Cybercriminals Have Stolen £3.5bn of Digital Currency in 2019 So Far
Many of the breaches involved taking control of accounts through techniques such as sim swapping.
As much as $4.3 billion (£3.5 billion) worth of digital currency was stolen in the first six months of 2019, a study by cybersecurity research firm Ciphertrace has revealed.
Ciphertrace researchers described the stolen currency as “outright thefts” from cryptocurrency exchanges, as well as scams. The sum stolen marks a massive rise from the $1.7 billion (£1.4 billion) stolen in 2018.
Rivalling robberies in the first quarter, hackers stole more than $124 million from exchanges and infrastructure in Q2, making a total of $227 million (£186 million) stolen from exchanges so far this year.
In addition, $851 million (£697 million) was “lost” by Bitfinex. While the total dollar value of Q2 2019 thefts would currently be dramatically higher due to the recovery of cryptocurrency prices from the lows of the crypto winter, the Ciphertrace report used the value of the lost loot at the time of the scam or robbery.
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Also, these numbers reflect only the losses that CipherTrace has validated; undoubtedly more losses occurred.
Many of the breaches involved taking control of accounts through techniques such as sim swapping – meaning the hacker receives all alerts and messages of the owner and can trade as them.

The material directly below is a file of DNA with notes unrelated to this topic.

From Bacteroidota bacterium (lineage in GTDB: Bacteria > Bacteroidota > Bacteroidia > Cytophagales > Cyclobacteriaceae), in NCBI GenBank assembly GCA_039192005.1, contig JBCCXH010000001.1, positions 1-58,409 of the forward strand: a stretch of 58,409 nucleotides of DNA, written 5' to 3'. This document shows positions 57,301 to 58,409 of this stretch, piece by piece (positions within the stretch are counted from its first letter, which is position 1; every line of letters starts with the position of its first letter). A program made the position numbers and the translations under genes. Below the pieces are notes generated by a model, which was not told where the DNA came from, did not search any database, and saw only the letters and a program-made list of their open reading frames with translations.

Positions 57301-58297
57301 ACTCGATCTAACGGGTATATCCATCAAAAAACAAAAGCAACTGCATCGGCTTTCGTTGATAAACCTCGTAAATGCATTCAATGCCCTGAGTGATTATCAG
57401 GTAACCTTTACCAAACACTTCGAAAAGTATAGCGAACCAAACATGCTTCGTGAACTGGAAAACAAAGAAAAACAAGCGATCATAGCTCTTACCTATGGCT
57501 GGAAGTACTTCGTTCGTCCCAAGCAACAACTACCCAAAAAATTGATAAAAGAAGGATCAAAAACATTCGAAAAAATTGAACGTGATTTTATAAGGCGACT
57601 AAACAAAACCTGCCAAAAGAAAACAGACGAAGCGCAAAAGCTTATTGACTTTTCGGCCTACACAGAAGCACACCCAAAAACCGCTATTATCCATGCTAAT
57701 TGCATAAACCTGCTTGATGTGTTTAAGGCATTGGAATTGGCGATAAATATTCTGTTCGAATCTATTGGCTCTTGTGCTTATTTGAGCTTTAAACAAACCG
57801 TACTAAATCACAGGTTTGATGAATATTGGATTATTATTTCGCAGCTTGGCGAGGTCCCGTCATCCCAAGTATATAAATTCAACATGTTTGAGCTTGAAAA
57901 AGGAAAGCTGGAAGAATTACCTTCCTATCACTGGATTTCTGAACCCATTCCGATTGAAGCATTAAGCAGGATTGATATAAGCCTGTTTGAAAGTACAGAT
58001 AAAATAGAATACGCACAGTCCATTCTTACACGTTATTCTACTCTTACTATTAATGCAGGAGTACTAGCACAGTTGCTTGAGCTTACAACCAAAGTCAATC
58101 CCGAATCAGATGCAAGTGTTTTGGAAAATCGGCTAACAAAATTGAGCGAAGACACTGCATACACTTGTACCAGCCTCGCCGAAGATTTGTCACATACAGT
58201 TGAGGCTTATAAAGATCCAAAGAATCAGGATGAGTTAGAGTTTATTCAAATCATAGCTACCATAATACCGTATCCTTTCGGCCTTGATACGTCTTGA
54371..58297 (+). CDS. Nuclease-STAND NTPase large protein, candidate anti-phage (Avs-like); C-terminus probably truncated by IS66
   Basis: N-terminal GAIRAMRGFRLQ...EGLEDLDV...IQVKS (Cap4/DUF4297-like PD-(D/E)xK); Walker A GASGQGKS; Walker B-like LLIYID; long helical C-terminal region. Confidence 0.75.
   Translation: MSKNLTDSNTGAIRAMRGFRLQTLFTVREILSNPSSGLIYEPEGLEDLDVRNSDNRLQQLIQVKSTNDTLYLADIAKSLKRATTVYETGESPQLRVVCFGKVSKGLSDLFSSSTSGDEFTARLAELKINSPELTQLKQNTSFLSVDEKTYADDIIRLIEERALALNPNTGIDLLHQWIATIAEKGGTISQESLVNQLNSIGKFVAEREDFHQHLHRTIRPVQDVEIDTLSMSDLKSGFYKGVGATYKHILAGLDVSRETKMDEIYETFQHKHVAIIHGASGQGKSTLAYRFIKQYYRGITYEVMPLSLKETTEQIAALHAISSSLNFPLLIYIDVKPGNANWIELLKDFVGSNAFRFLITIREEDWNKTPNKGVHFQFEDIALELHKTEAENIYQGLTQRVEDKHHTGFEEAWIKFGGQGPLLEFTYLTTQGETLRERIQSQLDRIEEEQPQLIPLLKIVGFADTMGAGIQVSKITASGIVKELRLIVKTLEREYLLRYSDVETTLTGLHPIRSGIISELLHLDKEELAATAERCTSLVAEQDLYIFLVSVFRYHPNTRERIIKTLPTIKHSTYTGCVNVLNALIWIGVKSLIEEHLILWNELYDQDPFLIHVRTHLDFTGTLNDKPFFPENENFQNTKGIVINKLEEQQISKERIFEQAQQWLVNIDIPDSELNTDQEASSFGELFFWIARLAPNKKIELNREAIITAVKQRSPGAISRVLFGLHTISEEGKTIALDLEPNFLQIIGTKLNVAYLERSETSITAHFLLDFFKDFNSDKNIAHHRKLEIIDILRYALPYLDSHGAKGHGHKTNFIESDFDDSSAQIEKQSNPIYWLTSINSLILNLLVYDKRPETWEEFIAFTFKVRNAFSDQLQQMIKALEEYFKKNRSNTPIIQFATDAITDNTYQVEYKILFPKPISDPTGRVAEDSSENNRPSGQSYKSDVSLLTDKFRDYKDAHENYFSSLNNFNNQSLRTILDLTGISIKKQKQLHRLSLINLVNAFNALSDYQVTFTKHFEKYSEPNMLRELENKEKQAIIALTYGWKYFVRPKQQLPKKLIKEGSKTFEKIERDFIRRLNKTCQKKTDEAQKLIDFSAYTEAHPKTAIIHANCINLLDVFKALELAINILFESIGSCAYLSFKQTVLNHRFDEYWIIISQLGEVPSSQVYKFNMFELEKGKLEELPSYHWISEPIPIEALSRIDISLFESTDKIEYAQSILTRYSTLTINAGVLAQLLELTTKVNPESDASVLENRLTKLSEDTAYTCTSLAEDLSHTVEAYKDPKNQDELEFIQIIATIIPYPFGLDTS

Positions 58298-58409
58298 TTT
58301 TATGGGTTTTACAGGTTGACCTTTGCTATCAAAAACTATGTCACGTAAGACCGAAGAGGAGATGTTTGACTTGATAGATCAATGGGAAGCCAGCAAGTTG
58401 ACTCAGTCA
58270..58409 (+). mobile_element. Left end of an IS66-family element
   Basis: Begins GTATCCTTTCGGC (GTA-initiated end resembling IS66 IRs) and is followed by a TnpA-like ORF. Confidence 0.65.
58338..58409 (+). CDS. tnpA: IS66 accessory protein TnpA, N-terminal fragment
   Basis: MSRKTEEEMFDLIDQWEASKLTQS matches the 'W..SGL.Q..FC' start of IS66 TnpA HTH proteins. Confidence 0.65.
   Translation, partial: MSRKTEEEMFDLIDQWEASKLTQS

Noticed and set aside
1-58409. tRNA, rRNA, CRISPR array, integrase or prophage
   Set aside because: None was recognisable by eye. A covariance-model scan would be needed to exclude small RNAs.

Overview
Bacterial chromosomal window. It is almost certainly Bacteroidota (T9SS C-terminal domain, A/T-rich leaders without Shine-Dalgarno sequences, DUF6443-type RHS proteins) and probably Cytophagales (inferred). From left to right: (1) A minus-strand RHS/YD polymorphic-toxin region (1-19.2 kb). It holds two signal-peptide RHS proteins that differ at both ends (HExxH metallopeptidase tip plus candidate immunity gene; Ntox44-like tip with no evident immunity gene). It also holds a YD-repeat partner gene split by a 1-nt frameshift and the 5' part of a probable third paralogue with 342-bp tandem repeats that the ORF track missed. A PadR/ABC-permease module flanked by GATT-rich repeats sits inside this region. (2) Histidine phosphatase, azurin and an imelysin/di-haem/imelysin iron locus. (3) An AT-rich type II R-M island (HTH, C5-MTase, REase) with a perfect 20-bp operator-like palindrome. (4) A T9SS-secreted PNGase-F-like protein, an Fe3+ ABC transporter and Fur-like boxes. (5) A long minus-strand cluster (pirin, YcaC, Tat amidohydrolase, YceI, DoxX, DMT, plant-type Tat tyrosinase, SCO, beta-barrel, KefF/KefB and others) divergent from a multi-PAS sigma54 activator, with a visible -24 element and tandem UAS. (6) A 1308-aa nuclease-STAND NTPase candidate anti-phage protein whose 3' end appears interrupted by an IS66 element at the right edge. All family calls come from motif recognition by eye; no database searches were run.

Another common form of theft is typosquatting, whereby victims are sent to similarly named websites after making spelling errors, and enter their details assuming the website they have landed on is legitimate.
So far this year, European authorities have made arrests in two major typosquatting scams that cost exchange users tens of millions.
In their report, the researchers described 2019 as “the year of the exit scam”. An exit scam is a confidence trick where an established business stops shipping orders while continuing to receive payment for new orders.
$2.9 billion (£2.4 billion) worth of deposits appear to have been lost when Chinese police broke up an alleged Ponzi scheme involving the purportedly South Korea-based crypto wallet and exchange, PlusToken.
It is unknown how many people were affected, but PlusToken claimed to have between 2.4 and 3 million users/investors.
The researchers said: “CipherTrace has not definitively confirmed this apparent fraud or exit scam. The details of who was behind PlusToken and where its custodial funds went are currently shrouded in a mystery involving Chinese nationals, Chinese police, the government of Vanuatu, and the two supposed co-founders – a Russian known only as ‘Leo’ and South Korean who uses the name ‘Kim Jung Un’.”
If confirmed, it would be the largest such loss ever, dwarfing even the $600 million (£491 million) exit scam pulled off last year in Vietnam.
The researchers added: “Despite increased awareness of the risk of exit scams and more emphasis on cybersecurity at exchanges designed to prevent hacks, both continue relatively unabated. This is because exchanges and users are facing a greater sophistication in the tactics, techniques and procedures (TTPs) cybercriminals are using to target the cryptocurrency space.
“In the case of exchange robberies, hackers have developed advanced methods to overcome even the current “best practice” security in place at the more vigilant exchanges. These include simultaneous takeovers of inside and outside user credentials to defeat security controls.”